Get access

Developing and Testing Instruments to Measure Client Outcomes at the Comox Valley Nursing Center

Authors

  • B. Ann Hilton R.N., Ph.D.,

    1. B. Ann Hilton, RN PhD, Professor, School of Nursing, University of British Columbia. Claire Budgen, RN, PhD, College Professor, Okanagan University College, Anita E. Molzahn, RN PhD, Professor, School of Nursing, Dean, Faculty of Human and Social Development, University of Victoria, Carolyn B. Attridge, RN PhD, Professor Emeritus, School of Nursing, University of Victoria.
    Search for more papers by this author
  • Claire Budgen R.N., Ph.D.,

    1. B. Ann Hilton, RN PhD, Professor, School of Nursing, University of British Columbia. Claire Budgen, RN, PhD, College Professor, Okanagan University College, Anita E. Molzahn, RN PhD, Professor, School of Nursing, Dean, Faculty of Human and Social Development, University of Victoria, Carolyn B. Attridge, RN PhD, Professor Emeritus, School of Nursing, University of Victoria.
    Search for more papers by this author
  • Anita E. Molzahn R.N., Ph.D.,

    1. B. Ann Hilton, RN PhD, Professor, School of Nursing, University of British Columbia. Claire Budgen, RN, PhD, College Professor, Okanagan University College, Anita E. Molzahn, RN PhD, Professor, School of Nursing, Dean, Faculty of Human and Social Development, University of Victoria, Carolyn B. Attridge, RN PhD, Professor Emeritus, School of Nursing, University of Victoria.
    Search for more papers by this author
  • Carolyn B. Attridge R.N., Ph.D.

    1. B. Ann Hilton, RN PhD, Professor, School of Nursing, University of British Columbia. Claire Budgen, RN, PhD, College Professor, Okanagan University College, Anita E. Molzahn, RN PhD, Professor, School of Nursing, Dean, Faculty of Human and Social Development, University of Victoria, Carolyn B. Attridge, RN PhD, Professor Emeritus, School of Nursing, University of Victoria.
    Search for more papers by this author

Address correspondence to Dr Ann Hilton, Professor, School of Nursing, University of British Columbia, T201-2211 Wesbrook Mall, Vancouver, British Columbia, Canada, V6T 2B5 Tel.: (604) 822 7498 Fax: (604) 822 7466 E-mail: hilton@nursing.ubc.c.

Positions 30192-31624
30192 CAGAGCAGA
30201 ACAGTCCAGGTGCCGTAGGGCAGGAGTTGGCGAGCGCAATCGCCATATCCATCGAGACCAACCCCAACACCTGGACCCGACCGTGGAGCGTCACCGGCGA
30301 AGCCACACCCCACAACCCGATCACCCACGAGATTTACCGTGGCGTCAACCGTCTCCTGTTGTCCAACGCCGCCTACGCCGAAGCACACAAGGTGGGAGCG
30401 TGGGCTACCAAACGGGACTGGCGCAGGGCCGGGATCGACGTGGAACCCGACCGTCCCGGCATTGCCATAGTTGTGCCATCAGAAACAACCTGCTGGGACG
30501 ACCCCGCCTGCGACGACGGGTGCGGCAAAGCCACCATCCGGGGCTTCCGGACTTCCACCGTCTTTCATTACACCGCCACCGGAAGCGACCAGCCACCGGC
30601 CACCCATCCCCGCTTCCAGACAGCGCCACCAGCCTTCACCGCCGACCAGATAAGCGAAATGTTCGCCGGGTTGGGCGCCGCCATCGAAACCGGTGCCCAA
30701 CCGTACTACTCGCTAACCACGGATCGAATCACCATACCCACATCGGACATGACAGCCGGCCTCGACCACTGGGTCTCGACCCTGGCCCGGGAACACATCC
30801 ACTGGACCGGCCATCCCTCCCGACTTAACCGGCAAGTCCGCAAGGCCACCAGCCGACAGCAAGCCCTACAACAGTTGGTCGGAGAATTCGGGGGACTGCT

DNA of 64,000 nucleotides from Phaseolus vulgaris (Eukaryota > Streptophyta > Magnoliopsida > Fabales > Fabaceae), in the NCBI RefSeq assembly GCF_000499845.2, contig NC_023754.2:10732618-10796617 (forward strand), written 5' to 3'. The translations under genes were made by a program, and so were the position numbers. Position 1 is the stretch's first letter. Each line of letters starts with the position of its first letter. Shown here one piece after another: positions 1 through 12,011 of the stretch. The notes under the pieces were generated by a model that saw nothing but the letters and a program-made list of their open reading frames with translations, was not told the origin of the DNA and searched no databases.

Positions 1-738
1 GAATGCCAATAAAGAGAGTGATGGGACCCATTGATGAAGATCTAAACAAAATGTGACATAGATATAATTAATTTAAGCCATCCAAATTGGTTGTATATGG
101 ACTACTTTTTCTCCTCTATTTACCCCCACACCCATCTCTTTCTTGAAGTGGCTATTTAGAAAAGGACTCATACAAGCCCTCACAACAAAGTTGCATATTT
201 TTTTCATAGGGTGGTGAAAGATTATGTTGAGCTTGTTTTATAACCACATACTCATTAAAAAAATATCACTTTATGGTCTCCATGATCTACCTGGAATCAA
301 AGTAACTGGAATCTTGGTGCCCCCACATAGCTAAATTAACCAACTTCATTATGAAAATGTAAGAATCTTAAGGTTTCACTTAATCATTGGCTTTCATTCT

Abstract

A Nursing Centre in Canada was initiated to demonstrate nursing practice in a primary health care context, unencumbered by conventional health care agency parameters. As one part of a multimethod evaluation, a 5 instrument client questionnaire was designed. The main instrument was developed by the researchers to measure the impact of the Centre and nurses' work from the perspective of clients. No established instrument could be found that was appropriate for the Centre's diverse client population and nature and variation in outcomes. To guide the development of the new instrument, minimally structured client interviews were conducted with 15 clients. To assess the validity and reliablity of other selected instruments for the population, clients were asked to comment on the appropriateness of items. Based on findings, the Nurses' Work and Client Outcomes Questionnaire (NWCOQ) was developed, the Client Satisfaction Questionnaire and demographic questions modified, and a Cantril Self-Anchoring ladder to assess health status was supported for use. An open section was added to invite further description of clients' experiences, in particular, the unexpected, contrary or outstanding. Further pilot work was done and the refined five instrument questionnaire then was used to survey all clients who used the Centre during a seven month period. Findings from the NWCOQ revealed the nature of the nurses' work and the degree change occured for clients on multiple health dimensions: physical, emotional, managing their situation, and group and community involvement. Clients were highly satisfied with the Centre and experienced many positive outcomes. The quantitative instruments and results were examined in relation to results from other data collection approaches and data sources. The NWCOQ has evidence of content validity and internal consistency reliability. The use of qualitative methods to develop and refine quantitative instruments for assessment of health outcomes for diverse client populations is highly recommended. This strategy is feasible even when outcome measurement timeframes are short.

Get access to the full text of this article

Ancillary